During the debate at Houston Community College, Professor Rakove a couple of times made the claim that the Second Amendment is obsolete because it is "about the militia" which is pretty well gone, and also claimed that firearms technology has advanced so much that what might have made sense then didn't make sense now. In particular, he claimed that one person with an assault weapon has as much firepower as a company of soldiers in the 18th century.
This didn't sound quite right, but I settled for pointing out that "assault printing presses" are capable of printing hundreds of thousands of pages an hour today--perhaps freedom of the press is obsolete. The Internet and modern telecommunications, perhaps, make traditional warrant requirements obsolete, too, by the same reasoning.
If I had been feeling really cheeky, I might have suggested that in the era of suicide bombers, that "cruel and unusual punishment" provision might not make sense anymore--that perhaps we need the ability to inflict suffering on convicted terrorists that keeps them alive, and in excruciating pain, for many years as a discouragement to terrorist acts.
But the more I thought about the claim about a single person having the firepower of a company, the more clearly wrong it was. With a 30 round magazine in say, an AR-15 or an AK-47, you can realistically expect to make 30 aimed shots in about 40 seconds. (Yes, you can fire all 30 shots in about 10-12 seconds, but they are going to go everywhere, and only in rather remarkable circumstances will most of those shots kill anyone.) That's about 45 shots per minutes, assuming that you can change magazines quickly.
A trained soldier in the 18th century was supposed to be capable of firing about three shots per minute with a musket. That means that a person with an AR-15 or AK-47 can put out about 15 times as many aimed shots per minute as an 18th century soldier. That's certainly a step up, but not equivalent to a company of soldiers--more like 1 1/2 squads of soldiers. It's an order of magnitude improvement.
Admittedly, the weapons have more range and are somewhat more accurate. (And I do mean that. Two minute of arc accuracy--getting all your bullets in a 2" circle at 100 yards--was relatively common for riflemen.) Compensating for that is the dramatically improved quality of medical care. Any abdominal wound back then was likely to be fatal because of peritonitis. The presence of city police forces who can respond to a criminal is an improvement over 1791, and the same improvements in technology that benefit a beserker with a gun also benefits those who are defending themselves.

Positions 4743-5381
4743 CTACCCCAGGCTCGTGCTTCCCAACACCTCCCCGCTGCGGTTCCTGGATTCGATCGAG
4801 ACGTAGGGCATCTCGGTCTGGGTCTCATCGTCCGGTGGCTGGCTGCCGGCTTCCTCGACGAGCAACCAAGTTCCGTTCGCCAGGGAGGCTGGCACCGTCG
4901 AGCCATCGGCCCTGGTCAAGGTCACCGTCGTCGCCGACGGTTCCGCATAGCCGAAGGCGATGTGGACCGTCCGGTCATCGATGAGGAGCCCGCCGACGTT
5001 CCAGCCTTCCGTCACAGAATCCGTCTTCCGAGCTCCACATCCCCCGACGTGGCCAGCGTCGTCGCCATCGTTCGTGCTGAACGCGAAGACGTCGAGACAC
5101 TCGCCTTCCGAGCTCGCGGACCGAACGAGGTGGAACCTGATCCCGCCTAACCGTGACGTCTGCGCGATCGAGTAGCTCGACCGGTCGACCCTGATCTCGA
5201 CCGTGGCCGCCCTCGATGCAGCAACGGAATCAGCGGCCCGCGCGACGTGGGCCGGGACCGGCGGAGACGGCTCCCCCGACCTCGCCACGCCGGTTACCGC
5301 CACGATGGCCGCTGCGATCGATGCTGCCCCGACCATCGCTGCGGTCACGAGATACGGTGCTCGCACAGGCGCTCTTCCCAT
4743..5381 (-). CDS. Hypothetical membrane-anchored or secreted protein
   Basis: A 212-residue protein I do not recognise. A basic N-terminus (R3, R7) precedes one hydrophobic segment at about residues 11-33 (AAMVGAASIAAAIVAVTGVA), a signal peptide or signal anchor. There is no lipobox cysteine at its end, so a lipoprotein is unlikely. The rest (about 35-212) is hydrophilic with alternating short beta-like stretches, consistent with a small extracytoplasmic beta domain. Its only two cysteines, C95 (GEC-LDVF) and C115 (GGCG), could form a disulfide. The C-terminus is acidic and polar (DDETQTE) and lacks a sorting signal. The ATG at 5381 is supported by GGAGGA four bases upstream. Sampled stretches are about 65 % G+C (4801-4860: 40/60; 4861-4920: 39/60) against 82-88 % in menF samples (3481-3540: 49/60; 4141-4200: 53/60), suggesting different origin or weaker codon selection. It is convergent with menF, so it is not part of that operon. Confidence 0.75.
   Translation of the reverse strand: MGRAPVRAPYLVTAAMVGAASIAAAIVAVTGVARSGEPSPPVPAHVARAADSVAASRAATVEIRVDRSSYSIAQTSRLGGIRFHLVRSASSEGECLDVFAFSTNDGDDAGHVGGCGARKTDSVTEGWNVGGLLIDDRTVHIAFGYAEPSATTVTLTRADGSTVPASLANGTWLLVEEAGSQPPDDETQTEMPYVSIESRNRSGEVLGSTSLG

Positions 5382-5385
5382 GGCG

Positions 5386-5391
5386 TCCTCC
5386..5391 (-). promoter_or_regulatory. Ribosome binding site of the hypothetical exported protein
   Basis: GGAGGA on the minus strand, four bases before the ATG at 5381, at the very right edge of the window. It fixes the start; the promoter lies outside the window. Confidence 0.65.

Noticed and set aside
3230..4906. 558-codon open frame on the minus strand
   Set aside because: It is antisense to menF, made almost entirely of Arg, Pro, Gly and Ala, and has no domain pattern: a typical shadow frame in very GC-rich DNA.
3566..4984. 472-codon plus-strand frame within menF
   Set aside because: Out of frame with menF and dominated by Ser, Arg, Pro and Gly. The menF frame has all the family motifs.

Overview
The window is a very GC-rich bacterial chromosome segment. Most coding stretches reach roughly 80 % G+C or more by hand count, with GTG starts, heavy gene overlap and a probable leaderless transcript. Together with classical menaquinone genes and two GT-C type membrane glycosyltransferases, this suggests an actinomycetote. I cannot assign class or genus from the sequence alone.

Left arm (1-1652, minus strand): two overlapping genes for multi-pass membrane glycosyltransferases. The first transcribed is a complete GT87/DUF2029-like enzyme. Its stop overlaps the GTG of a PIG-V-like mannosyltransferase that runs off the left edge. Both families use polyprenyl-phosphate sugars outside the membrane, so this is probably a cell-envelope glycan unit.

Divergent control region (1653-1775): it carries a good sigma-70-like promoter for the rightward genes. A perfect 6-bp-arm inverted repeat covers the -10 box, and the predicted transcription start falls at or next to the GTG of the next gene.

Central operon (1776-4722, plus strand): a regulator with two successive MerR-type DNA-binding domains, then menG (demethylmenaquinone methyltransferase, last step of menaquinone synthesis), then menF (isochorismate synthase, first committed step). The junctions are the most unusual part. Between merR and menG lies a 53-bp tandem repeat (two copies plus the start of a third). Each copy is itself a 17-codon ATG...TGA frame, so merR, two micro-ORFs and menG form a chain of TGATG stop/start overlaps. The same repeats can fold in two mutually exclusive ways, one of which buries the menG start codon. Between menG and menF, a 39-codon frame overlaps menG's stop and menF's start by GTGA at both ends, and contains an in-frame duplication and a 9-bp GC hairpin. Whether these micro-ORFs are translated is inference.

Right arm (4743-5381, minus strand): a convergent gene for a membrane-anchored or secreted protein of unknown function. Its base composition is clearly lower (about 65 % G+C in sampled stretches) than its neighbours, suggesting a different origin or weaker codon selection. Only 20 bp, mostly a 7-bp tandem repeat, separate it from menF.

By comparison, the "technological change renders this clause obsolete" argument can be applied like this:
1. A printing press putting out libelous statements about the government, or an individual, or obscene materials, in 1791 would have printed perhaps 4 pages per minute. A modern newspaper printing press prints thousands of pages per minute--so call it three orders of magnitude more potential damage.
2. Because of the limited size of American cities, the most that a newspaper of 1791 could have influenced with its partisan and dishonest reporting would have been about 10,000 people in a day (and usually much less). NBC News has tens of millions of viewers every evening; it is thus capable of spreading three orders of magnitude more lies than any American newspaper.
3. The most destructive individual weapon system of the 18th century was a warship, which could, conceivably, cause hundreds of deaths if it attacked a major port like New York City. The most destructive individual weapon system of today against which we have to defend ourselves as a society would be a nuclear weapon, which would likely cause at least a hundred thousand deaths from direct effects, and radiation aftereffects. This is at least three, and perhaps four orders of magnitude more severe of a threat to American society. By the same reasoning, if the technological advancements of firearms justify calling the Second Amendment obsolete, the protections against unreasonable search and seizure are far more obsolete. Oh, and for the same reason--to find out if such a weapon has been smuggled in--the 24 nightmare--not just waterboarding, but techniques that everyone recognizes as torture could be justified by Rakove's logic.
UPDATE: It occurs to me that the same is still true with handguns. I handled Paul Revere's pocket pistol some years ago. It was very compact--not much bigger than the Colt Mustang that I usually carry. True, it was only a single shot, while my Mustang holds six rounds. Still, people in 1791 America who were expecting trouble carried two, four, or even six pistols in their belt. (And there were multibarrel handguns at the time, known as pepperboxes, which were not as reliable as single shot pistols.)
My guess is that I could probably get about three times as many bullets on target in the same time with the Mustang as carrying six single shot pistols. Carrying a couple of spare magazines for the Mustang would take me up to about eight times as many bullets on target in the same length of time.
A high capacity 9mm handgun takes us up a bit higher--perhaps as much as 20 times as many bullets on target per period of time as single shot pistols. Still, this is an order of magnitude difference in capability--not multiple orders of magnitude.
Similarly, a modern handgun is more powerful than a single shot pistol of 1791--but until you get up to .357 Magnum, the difference in power isn't more than an order of magnitude. Accuracy is improved, especially because British-made pistols and many American-made pistols were smoothbores, but we aren't talking an order of magnitude. I would feel about as endangered by a 1791 single shot pistol at ten yards as I would by a modern handgun at twenty-five yards--a distance where a competent shot making a serious effort stands an excellent chance of hitting the target.